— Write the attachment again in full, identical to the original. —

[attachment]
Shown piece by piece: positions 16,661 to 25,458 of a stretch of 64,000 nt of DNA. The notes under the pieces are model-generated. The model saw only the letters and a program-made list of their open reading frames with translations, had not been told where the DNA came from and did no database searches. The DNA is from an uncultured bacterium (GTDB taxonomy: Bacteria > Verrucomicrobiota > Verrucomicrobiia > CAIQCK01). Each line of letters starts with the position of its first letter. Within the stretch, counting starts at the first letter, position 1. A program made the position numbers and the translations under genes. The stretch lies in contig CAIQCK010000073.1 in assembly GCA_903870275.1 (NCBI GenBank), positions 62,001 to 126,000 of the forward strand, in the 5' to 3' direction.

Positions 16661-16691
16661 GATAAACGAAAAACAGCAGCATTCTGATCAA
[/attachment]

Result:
Shown piece by piece: positions 16,661 to 25,458 of a stretch of 64,000 nt of DNA. The notes under the pieces are model-generated. The model saw only the letters and a program-made list of their open reading frames with translations, had not been told where the DNA came from and did no database searches. The DNA is from an uncultured bacterium (GTDB taxonomy: Bacteria > Verrucomicrobiota > Verrucomicrobiia > CAIQCK01). Each line of letters starts with the position of its first letter. Within the stretch, counting starts at the first letter, position 1. A program made the position numbers and the translations under genes. The stretch lies in contig CAIQCK010000073.1 in assembly GCA_903870275.1 (NCBI GenBank), positions 62,001 to 126,000 of the forward strand, in the 5' to 3' direction.

Positions 16661-16691
16661 GATAAACGAAAAACAGCAGCATTCTGATCAA